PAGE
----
The other one is the default of the phone, and personally I think it is much more interesting. There is a number of application icons located at the bottom of the screen in a single line, and you can choose the ones you want to be displayed there from a list. You can scroll through it by using the navigational wheel or just your finger on the touchscreen; the contents of the selected icon will be shown above. As you scroll through the icons, their content is displayed above, but it is inactive and darkened; if you select an icon at the bottom, the scroll becomes disabled and grayed out, but the contents are activated and you can browse through them. The default menu options include My Shortcuts, Favorite contacts (from where you can give a call or write a message straight away), Alarm, Reminders, Messages and of course the main menu.
You can access “My shortctuts” and “Favourite contacts” by using the menu at the bottom of the screen:
When a user sets up the G900 depending on the functions he uses most, there will be almost no need to ever use the traditional main menu at all, since all the important applications will be linked from the shortcut bar at the bottom for fast and easy access. To an extent, this might be considered an alternative to Nokia’s multimedia menu used in their new smartphones.
The main menu itself is a traditional 3×3 icon grid with choices like Applications and Settings; everything will be familiar to an owner of other Sony Ericsson models, so there’s no need to go into detailed descriptions here.
The standard features of the UIQ platform are still in the phone; you can, for example, access the connection and other settings by clicking the small indicators at the top of the screen with your stylus and so on. However, the new version of the platform has some downsides as well. First of all is the simplified Task Manager, which doesn’t let the user do much about the applications besides terminating them, and above all, doesn’t have the quick “go to desktop” option. To go to the standby mode now you will have to go deeper into the menus and perform way more clicks to achieve the same result.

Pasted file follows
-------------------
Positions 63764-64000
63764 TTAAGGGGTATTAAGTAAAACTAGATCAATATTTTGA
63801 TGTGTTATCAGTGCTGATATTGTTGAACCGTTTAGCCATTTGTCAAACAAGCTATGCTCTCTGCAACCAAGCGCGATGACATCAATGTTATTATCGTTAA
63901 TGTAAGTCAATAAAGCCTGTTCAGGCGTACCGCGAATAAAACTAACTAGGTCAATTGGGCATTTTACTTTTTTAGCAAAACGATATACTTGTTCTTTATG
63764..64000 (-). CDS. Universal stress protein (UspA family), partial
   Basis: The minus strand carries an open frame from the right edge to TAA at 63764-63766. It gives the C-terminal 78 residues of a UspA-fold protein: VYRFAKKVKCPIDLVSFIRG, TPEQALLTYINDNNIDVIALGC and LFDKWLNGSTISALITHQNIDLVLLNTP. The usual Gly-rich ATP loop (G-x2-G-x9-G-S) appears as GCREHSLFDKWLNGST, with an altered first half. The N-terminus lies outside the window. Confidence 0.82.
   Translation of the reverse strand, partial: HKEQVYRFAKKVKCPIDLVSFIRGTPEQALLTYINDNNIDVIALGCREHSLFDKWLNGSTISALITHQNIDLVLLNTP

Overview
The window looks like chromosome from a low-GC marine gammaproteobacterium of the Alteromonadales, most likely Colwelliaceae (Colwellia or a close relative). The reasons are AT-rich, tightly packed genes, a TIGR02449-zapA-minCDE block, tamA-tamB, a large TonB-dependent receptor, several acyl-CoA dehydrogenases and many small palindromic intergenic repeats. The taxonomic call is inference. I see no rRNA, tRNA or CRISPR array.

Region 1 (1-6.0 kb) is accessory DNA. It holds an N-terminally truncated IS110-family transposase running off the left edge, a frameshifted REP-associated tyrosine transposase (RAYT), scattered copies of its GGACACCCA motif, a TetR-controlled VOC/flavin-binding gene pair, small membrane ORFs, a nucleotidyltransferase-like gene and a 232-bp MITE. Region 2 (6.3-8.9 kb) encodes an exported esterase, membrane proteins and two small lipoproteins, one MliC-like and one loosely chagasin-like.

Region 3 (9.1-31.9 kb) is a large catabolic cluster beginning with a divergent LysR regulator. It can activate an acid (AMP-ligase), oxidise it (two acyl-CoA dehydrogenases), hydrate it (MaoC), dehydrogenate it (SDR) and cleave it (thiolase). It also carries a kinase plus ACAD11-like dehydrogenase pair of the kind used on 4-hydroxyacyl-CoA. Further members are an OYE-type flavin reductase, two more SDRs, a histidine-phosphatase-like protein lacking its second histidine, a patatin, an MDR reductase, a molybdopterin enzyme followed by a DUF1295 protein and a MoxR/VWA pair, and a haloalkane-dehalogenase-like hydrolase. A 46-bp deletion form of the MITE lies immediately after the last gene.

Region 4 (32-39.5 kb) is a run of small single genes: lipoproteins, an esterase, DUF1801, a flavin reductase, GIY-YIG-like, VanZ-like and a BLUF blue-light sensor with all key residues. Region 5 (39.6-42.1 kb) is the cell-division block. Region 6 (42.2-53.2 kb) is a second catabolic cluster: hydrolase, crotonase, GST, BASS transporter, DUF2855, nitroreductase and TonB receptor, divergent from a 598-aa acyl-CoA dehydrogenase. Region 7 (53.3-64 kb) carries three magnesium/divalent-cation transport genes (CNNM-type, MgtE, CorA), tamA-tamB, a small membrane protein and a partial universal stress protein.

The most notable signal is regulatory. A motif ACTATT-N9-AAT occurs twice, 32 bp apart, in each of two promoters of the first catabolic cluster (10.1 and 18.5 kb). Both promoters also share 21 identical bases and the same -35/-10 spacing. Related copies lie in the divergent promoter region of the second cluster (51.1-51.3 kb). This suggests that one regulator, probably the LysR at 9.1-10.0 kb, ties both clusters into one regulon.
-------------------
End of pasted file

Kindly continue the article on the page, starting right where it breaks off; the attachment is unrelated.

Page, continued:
The phone has fully featured multimedia player similar to that of Walkman models (like W950 or W960, for example) which has a separate menu choice all for itself – a good choice because you won’t have to search deep in the menus to find it. The blocking button deserves a praise as well; you will be able to use it no matter what application you are using or what menu you are in.
The player of G900 can also be launched from the shortcut bar:
The blocking button works no matter what task the phone is currently performing:
Now a few words about the camera, which regrettably doesn’t work too well in the prototype model that I tested. It has the autofocus feature, but works somewhat slow and the colors don’t look too good – but that will be fixed in the commercial version.
I also said I’d talk more about the flashlight, so there. The phone has a cool application called (you guessed it) “Flashlight” which lets you turn of the flash for one minute, for an unlimited time, or set it to send out SOS signals. Some older models had this feature but it’s not often that you see it.
The G900 turned out to be an interesting smartphone, easy to use for calls or writing messages as a normal phone, while retaining all the capabilities of Symbian UIQ. It’s a good product that will probably sell well. The G900 not a top model among the Sony communicators; the successors of the P1 and T5 are expected to come out towards the end of the year. This model should be great for people who need normal phone functions first and smartphone functions second.